Caulking Tips to Level Up Your Game

Sometimes all it takes to perfect your craftsmanship is a review of the basics.

3 Min Read
Construction worker using silicone sealant caulk the outside window frame
Akhararat Wathanasing/Alamy Stock Photo

This article was originally written by Bill Robinson for the Journal of Light Construction.

Caulking is a fundamental part of sealing a building against water and air leaks. For a lot of folks starting out in the trades, it might be one of the first jobs they are asked to do, because it’s not always a favorite task for seasoned carpenters; as a result, the right way to caulk often gets ignored. In fact, a fair share of seasoned carpenters aren’t very good at it. But caulking correctly is essential, so let’s embrace it and dive in.

How to Select the Right Caulk

Caulking the right way starts with using the right material. That might sound simple, but in the world of caulks, it’s more important than ever. Advanced chemistry has come to construction, and we have an array of new caulks and sealants on the market today that we didn’t have a decade ago (see “Selecting Caulk,” from an earlier edition of JLC). In general, I prefer caulks with a high solids content that won’t shrink as much as a caulk with more solvent. High-solids caulks tend to be more viscous (meaning they are stiffer and require more pressure to squeeze out of a caulk gun).

I encourage everyone to find a few caulks that work for the applications they are likely to do. That means reading the product literature and understanding how those few caulks behave. What temperatures can you apply them at? How quickly do they skin over? How soon can you paint over them? What is the solvent, and how do you clean up? How runny or thick is each one, and do you have the right gun with which to apply that caulk easily? Those are some of the questions covered in the “Selecting Caulk” article cited above, and we’ll touch on some of those points again here, but it’s on you to do the homework and become familiar with the material. It will make your task easier and ensure a better result.

How to Select the Right Caulking Tools

Two things are key: Tools don’t make the craftsperson, but using the right tool sure makes it easier to do a good job; and once you have the right tools, keep them clean. This is generally true for all tools, but it’s particularly important for tools that come in contact with messy materials like caulk (or mastic or joint compounds and the like). The less build-up of old caulk and dirt you have on the gun and other caulking tools, the easier it will be to lay down a smooth, tightly bedded bead of caulk.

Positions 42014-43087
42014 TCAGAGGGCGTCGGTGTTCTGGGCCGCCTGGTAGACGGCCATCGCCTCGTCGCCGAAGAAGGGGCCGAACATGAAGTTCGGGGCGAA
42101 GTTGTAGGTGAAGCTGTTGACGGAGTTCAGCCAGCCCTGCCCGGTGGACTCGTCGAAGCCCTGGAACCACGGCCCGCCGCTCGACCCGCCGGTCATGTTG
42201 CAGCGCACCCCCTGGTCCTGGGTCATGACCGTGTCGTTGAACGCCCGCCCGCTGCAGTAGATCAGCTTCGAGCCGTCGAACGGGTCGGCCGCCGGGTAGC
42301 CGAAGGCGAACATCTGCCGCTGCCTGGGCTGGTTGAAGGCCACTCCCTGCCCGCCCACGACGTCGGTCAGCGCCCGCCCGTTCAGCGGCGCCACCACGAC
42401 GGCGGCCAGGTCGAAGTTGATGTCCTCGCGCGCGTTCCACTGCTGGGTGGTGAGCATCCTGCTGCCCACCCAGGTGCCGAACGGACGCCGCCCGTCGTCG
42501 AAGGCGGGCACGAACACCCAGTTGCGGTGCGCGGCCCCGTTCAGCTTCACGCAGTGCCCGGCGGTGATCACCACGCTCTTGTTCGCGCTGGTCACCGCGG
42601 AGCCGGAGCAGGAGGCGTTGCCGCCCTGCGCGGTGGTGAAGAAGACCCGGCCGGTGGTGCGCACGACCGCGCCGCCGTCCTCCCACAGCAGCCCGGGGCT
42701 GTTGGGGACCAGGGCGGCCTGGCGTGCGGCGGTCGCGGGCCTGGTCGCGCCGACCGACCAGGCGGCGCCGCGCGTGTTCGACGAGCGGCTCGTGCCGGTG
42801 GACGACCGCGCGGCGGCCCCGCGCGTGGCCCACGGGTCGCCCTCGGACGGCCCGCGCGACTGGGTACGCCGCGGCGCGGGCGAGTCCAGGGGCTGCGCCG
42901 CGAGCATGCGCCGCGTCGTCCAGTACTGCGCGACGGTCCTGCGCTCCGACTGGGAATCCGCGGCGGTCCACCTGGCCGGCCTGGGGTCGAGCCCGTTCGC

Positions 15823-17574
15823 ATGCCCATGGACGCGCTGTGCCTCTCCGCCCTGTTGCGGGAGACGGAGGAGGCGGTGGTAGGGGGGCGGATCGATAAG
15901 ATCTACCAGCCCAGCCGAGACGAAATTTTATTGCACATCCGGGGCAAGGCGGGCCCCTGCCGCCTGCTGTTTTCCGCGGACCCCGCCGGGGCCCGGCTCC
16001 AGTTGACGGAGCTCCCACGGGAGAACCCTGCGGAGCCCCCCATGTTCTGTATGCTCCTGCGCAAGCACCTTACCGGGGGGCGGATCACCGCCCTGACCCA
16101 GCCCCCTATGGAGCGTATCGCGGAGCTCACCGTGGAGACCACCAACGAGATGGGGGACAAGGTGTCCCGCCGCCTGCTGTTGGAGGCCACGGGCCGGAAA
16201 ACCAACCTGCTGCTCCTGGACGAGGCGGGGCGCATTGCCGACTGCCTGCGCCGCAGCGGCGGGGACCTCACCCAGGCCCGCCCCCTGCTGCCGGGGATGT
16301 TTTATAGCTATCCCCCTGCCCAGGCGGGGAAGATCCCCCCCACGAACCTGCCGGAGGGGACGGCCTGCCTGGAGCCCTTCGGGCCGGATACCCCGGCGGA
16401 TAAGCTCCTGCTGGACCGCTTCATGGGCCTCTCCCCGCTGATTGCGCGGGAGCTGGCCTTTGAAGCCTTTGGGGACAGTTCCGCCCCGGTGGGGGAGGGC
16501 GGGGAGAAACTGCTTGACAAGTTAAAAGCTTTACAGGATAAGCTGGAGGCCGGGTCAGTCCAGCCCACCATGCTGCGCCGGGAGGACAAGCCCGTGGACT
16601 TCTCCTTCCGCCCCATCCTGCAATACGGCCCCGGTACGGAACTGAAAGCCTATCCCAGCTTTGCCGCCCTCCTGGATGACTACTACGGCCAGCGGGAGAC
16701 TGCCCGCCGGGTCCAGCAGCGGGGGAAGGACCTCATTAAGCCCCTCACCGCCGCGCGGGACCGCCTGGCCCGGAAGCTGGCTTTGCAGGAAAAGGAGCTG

Caulk guns. Don’t skimp here; buy a good caulk gun. If you are using the cheapest gun available from a big box retailer, you can still lay down a good bead, but it will be an awful lot harder and will take longer.

Your choice in gun format will largely depend on the type of caulk you use. Most caulks for residential uses come in 11-ounce plastic or cardboard tubes, for which you can use a standard “half-barrel” gun or a “skeleton” gun. The least expensive, most ordinary guns have a half-barrel of steel to hold the caulk tube. A small step up is a skeleton gun, which has only a spare frame around the caulk tube. Also called simply “frame guns,” they tend to be lighter and easier to clean.

High-quality caulks, sealants, and liquid-applied flashing compounds often come in 20-ounce sausage packs—foil or plastic sleeves that are a bit like a package of Jimmy Dean sausage, albeit thinner and longer. To apply this type of caulk, you need a gun with an aluminum or plastic tube to hold the sausage pack. In commercial and industrial work, we also see bulk-load guns that have a canister you fill from a 5-gallon bucket of sealant, but I have never seen those on a residential job.

To read the rest of this article, including tips on caulk joints and cutting caulk tubes, click here.

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